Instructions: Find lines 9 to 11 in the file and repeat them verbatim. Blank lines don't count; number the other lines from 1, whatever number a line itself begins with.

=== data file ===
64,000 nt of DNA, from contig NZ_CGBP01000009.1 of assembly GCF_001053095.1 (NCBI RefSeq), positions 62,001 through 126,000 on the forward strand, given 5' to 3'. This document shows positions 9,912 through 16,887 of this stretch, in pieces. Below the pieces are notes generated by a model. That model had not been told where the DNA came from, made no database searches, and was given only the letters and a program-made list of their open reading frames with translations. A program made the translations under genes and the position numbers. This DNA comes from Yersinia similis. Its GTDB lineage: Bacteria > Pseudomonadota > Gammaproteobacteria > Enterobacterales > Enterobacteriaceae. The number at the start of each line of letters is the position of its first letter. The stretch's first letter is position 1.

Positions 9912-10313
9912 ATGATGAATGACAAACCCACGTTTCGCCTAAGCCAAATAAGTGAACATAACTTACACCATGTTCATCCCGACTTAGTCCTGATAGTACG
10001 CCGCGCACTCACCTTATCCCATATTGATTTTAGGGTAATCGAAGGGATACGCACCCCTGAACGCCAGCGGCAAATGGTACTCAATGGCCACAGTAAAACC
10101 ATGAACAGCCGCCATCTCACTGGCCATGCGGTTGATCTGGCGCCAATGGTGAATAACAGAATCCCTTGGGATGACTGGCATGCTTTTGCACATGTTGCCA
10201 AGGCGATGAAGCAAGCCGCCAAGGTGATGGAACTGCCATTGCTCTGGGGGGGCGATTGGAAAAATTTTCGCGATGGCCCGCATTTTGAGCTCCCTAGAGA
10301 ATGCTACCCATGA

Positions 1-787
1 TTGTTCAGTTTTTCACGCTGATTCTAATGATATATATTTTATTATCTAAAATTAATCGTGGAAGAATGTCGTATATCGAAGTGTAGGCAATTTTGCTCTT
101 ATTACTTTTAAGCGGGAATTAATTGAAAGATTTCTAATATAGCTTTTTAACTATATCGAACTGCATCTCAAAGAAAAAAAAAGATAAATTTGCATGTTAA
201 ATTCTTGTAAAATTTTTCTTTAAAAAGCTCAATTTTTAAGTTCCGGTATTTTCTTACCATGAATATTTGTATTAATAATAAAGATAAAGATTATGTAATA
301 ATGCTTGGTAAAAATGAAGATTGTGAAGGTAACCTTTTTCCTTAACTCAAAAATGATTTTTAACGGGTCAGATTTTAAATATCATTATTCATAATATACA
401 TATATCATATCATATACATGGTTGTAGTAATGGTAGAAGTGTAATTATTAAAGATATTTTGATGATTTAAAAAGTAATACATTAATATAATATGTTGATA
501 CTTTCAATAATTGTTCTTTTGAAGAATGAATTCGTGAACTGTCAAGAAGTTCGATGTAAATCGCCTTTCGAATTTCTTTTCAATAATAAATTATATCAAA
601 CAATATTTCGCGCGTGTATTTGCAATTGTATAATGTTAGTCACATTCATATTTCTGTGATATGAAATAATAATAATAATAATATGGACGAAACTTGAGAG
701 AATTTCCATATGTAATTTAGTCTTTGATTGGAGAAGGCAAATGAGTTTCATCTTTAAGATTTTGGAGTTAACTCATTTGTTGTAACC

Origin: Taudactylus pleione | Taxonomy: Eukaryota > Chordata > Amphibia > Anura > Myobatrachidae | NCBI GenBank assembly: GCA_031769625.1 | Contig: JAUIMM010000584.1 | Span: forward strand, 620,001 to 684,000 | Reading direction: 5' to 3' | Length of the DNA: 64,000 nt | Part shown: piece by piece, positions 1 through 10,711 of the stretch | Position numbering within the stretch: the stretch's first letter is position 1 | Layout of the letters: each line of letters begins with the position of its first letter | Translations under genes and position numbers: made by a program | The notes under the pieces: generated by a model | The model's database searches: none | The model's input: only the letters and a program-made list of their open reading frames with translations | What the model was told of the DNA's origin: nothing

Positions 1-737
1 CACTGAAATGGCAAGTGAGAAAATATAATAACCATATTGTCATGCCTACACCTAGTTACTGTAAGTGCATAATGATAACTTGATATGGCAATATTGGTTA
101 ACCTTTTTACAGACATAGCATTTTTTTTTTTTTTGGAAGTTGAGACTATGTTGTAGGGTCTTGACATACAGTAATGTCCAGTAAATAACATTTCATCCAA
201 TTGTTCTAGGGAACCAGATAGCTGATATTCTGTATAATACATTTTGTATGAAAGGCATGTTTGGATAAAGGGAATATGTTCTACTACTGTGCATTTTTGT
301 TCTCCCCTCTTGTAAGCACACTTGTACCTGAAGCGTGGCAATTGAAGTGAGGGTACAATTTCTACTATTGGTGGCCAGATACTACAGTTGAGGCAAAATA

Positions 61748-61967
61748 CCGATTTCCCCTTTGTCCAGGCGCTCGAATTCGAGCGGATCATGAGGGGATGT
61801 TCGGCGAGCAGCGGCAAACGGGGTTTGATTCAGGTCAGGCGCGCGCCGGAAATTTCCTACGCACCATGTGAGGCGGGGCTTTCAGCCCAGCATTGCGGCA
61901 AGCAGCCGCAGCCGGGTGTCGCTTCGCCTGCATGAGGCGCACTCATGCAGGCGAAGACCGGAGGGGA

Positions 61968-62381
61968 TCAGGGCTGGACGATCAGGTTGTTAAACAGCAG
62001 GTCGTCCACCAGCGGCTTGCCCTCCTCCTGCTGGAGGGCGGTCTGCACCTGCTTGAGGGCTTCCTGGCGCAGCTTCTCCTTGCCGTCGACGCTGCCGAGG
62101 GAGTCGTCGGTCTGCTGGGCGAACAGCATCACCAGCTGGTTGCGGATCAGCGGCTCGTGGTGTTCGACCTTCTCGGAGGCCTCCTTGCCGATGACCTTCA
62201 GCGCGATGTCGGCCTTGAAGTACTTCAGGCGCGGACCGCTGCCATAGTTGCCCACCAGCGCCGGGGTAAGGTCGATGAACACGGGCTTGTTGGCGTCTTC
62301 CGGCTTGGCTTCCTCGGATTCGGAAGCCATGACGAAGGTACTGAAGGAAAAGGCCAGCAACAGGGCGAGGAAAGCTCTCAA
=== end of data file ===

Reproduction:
1 TTGTTCAGTTTTTCACGCTGATTCTAATGATATATATTTTATTATCTAAAATTAATCGTGGAAGAATGTCGTATATCGAAGTGTAGGCAATTTTGCTCTT
101 ATTACTTTTAAGCGGGAATTAATTGAAAGATTTCTAATATAGCTTTTTAACTATATCGAACTGCATCTCAAAGAAAAAAAAAGATAAATTTGCATGTTAA
201 ATTCTTGTAAAATTTTTCTTTAAAAAGCTCAATTTTTAAGTTCCGGTATTTTCTTACCATGAATATTTGTATTAATAATAAAGATAAAGATTATGTAATA